GREEN BAY – Richard White wanted to continue serving his community after serving in the US Navy. With years of experience in retail and business management, he took a job with a company he believed would provide a valuable service locally.
“This gives us (veterans) that opportunity again,” he said of his employer.
White served four years in the Navy aboard the USS Wisconsin stationed in Northern Virginia. When he suffered his neck injury in an accident in Green Bay, he was planning to move to Florida to start a franchise of veteran-owned companies, Jdog Junk Removal and Hauling.
Instead of starting a company, White became operations manager for the Jdog franchise, which serves the Brown County area, Fox Valley, and even Milwaukee and Madison. Its central office is at his 312 W. Northland Ave. in Appleton.
Owned by a married veteran couple, the franchise focuses on junk removal and hauling, but White says it offers a wide range of services.
Catherine Peters launched her Fox Valley-based franchise in 2020 and has seen a 27% increase in revenue since then. Her local Jdog business, which now has 14 employees, hopes to relocate to a new location in Little Her Chute and have more storage capacity, said Peters of her electronic said in an email.
According to the company’s website, the Jdog franchise donates 25% of sales to veterans’ organizations, Goodwill and other charities.
Veteran-run businesses and veteran workers fill a variety of niches while generating hundreds of millions of dollars in economic impact annually across Northeast Wisconsin. Still, many veterans rely on social benefits because they struggle to maintain employment and struggle with mental health issues, addiction, and homelessness.
Veteran US companies produce millions of dollars a year
The U.S. Department of Veterans Affairs has a budget of $338.73 billion for 2022 benefits programs and departmental administration. Of that, Wisconsin is getting him $3.5 billion for his 390,000 veterans, said Joseph Orrick, director of his office at Brown County Veterans Services.
Brown County has 15,000 veterans and 5,000 veterans widows, all of whom participate in veterans affairs programs for insurance and compensation, compensation and pensions, education and vocational rehabilitation and employment, medical costs, construction and financing. He said he could attend
“We have to remember that these people voluntarily went to serve their country,” Aurich said.
This year, Brown County veterans are receiving $6.2 million in benefits. Brown County benefits are nearly $130 million each year. In addition to labor income and other income, he adds $196.6 million in goods and services, and veterans have an economic impact of just over $400 million on Brown County’s economy, Aulik said. said.
“Veterans are highly sought after for employment because of their dedication and dedication,” he said. .”
According to a recent SCORE.org report, veterans own 9.1% of all U.S. businesses, employ nearly 6 million Americans, and generate $1 trillion in annual revenue.
Despite the impact, many veterans still lack the basics
Nevertheless, there are veterans who struggle just to maintain a consistent source of food, safety and shelter.
As of August, the Green Bay shelter had 76 homeless veterans, said Gail Knoll, secretary of Veterans No. 1. This nonprofit aims to provide safe and supportive veteran community small homes to local veterans in need of temporary, affordable housing.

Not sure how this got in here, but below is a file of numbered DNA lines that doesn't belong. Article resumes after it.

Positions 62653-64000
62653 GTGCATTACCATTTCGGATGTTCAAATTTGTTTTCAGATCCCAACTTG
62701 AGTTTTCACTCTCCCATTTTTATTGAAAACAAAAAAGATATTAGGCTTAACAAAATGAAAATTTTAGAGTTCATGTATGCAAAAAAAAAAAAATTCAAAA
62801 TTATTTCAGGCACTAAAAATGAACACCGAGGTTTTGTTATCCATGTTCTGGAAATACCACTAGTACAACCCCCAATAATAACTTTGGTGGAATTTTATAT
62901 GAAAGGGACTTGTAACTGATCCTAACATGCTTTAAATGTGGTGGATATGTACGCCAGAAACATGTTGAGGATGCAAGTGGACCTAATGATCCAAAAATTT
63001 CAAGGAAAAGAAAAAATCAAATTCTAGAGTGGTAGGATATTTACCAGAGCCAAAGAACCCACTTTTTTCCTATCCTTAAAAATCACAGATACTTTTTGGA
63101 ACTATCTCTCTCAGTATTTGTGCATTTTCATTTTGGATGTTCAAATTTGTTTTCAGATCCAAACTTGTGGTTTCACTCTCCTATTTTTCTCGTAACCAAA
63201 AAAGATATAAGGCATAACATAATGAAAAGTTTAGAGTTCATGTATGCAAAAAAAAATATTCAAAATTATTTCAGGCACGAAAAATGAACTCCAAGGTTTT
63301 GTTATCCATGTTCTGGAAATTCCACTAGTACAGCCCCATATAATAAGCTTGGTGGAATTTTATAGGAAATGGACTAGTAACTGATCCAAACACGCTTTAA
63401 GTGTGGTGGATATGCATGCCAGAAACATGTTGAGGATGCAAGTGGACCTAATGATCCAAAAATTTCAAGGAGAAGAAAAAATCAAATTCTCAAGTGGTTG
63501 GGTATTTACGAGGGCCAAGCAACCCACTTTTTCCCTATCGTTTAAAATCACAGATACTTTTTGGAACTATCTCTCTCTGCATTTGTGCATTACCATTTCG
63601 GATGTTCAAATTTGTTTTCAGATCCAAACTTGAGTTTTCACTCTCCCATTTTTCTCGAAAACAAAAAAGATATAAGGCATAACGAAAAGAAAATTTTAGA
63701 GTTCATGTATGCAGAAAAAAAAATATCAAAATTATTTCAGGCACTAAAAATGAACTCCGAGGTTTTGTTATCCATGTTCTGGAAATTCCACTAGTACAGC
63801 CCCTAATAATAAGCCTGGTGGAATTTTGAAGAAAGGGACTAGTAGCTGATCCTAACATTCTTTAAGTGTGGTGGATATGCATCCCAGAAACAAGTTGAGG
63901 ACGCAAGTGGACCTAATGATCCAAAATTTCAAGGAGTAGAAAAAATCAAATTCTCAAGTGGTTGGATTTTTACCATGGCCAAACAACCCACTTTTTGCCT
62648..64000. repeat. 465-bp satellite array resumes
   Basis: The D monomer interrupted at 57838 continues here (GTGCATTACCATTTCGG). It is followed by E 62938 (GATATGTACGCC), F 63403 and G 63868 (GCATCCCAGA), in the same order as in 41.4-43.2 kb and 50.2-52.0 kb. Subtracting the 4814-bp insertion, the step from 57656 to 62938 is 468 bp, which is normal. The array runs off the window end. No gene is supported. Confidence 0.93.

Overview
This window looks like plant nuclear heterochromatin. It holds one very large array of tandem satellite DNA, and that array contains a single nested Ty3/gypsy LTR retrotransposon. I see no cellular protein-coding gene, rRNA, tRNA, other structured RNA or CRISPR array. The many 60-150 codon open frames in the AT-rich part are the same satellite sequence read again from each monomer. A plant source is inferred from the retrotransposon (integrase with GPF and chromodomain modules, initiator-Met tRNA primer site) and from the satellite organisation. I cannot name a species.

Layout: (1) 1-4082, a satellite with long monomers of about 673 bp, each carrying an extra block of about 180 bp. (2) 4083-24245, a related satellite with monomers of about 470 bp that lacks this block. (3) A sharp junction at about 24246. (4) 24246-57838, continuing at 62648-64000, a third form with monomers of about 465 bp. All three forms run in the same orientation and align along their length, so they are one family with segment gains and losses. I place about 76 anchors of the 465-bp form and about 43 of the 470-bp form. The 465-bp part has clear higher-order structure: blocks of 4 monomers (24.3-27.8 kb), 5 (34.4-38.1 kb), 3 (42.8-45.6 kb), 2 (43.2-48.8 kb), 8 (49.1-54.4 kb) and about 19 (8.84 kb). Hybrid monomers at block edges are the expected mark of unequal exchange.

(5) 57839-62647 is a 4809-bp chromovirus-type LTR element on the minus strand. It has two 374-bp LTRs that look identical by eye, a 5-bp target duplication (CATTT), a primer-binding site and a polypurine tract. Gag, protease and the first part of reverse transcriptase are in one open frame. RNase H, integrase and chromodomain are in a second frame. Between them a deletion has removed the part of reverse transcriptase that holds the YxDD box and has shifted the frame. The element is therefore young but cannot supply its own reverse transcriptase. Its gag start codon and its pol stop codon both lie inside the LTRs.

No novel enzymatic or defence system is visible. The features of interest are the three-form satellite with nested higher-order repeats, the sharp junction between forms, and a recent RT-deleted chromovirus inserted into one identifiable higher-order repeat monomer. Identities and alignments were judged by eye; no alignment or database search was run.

Together with her husband, Kim Noll, president of the non-profit organization, they plan to build a village of 19 tiny homes that can provide housing for veterans. and decide where to place this village.
Homelessness in Wisconsin has been trending downward since 2009, when it peaked at 11.6 per 10,000 people, but the National Alliance to End Homelessness reports that the taxpayer burden per homeless person drops annually. About $36,000. Gail Knoll, a veteran herself, says her nonprofit can cut its costs by 50%.
“We have to serve them. We have to do more than the status quo,” she said.
Veterans 1st NEW took inspiration from Racine’s James A. Peterson Veteran Village, but Nohr said she hopes her nonprofit can offer even more. Her vision and mission is to rehabilitate veterans and provide a way out of the mental health and financial challenges they may be facing.
“We want to provide safe housing first and then address substance abuse and mental health,” she said.
This nonprofit can accommodate nine homeless veterans every 12 to 24 months and provide services to help them become independent. It also provides 16 veterans with affordable tiny homes for as long as they need them.
Services the organization seeks to offer include mental health, substance abuse, dog and horse therapy, career training, employment, financial literacy, spiritual support, woodworking classes, fishing trips, gardening, and more.
Once the facility is up and running, Kim Nohr said it will earn 75% from rents and 25% from subsidies. They hope to reduce construction costs with various partnerships and receive donations from local unions and businesses like Home Depot.
Veteran First Village will be the first project in Brown County, he said, but he hopes it won’t be the last.
Ariel Perez is a business reporter for the Green Bay Press-Gazette. You can reach him at APerez1@gannett.com or view his Twitter profile at @Ariel_Perez85..